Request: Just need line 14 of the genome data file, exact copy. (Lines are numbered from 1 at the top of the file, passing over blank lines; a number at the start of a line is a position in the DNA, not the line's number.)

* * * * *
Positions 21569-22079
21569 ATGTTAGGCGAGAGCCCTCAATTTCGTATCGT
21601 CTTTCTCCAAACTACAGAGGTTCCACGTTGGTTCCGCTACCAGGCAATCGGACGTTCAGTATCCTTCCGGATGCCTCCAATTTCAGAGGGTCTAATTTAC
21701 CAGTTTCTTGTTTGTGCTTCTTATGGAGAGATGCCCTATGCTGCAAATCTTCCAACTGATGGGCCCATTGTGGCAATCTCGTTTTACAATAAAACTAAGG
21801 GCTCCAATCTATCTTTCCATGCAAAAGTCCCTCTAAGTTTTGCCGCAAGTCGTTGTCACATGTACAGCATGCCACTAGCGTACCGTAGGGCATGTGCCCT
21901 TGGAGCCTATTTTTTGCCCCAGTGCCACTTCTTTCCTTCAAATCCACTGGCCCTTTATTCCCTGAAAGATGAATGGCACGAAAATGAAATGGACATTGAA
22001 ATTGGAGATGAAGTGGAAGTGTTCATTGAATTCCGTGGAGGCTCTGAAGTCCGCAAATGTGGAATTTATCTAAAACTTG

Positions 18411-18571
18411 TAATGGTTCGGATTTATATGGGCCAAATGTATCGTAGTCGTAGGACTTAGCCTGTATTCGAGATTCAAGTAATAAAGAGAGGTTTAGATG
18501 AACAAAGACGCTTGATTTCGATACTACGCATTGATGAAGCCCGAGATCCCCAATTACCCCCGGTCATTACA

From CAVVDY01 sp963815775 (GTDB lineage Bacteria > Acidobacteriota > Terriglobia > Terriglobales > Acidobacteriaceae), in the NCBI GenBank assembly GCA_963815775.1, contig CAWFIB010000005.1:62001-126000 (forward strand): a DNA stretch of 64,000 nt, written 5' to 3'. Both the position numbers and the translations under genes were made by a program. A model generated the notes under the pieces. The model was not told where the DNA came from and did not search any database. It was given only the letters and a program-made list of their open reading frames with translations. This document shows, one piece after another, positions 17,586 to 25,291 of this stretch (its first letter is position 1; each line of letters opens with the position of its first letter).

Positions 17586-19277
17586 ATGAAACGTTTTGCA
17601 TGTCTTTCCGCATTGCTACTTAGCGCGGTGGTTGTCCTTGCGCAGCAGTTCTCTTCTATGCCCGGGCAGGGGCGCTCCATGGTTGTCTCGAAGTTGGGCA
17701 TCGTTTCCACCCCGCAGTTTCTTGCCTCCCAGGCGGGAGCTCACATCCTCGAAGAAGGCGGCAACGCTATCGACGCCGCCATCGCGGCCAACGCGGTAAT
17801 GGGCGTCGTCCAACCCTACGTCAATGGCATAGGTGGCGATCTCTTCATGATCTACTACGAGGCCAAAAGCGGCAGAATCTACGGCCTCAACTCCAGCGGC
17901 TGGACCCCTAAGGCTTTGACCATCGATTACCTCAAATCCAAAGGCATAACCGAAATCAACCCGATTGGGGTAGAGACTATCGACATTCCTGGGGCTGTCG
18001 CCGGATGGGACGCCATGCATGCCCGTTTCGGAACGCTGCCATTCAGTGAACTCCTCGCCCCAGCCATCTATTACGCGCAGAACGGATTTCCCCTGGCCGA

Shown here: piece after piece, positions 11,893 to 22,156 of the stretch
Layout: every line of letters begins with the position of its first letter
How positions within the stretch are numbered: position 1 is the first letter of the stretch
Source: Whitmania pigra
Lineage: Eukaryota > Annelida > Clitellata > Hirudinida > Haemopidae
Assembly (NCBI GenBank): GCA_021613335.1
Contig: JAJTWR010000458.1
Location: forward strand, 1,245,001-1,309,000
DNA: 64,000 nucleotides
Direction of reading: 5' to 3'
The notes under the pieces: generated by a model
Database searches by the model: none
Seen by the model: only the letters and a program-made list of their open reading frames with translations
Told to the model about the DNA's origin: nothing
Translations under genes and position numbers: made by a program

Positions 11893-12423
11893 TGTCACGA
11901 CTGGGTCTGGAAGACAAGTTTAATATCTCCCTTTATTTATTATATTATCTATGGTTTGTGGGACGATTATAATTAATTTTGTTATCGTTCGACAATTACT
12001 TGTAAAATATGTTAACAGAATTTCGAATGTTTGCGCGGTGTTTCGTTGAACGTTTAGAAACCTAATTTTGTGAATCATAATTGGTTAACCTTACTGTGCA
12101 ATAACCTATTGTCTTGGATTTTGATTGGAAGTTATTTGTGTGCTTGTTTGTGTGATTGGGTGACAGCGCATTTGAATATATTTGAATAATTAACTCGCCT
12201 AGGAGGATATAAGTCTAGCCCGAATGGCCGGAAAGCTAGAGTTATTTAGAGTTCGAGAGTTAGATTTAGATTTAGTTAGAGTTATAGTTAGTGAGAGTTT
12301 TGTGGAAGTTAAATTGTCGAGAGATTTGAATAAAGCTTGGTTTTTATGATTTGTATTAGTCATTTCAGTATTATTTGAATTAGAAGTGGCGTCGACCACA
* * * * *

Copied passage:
17601 TGTCTTTCCGCATTGCTACTTAGCGCGGTGGTTGTCCTTGCGCAGCAGTTCTCTTCTATGCCCGGGCAGGGGCGCTCCATGGTTGTCTCGAAGTTGGGCA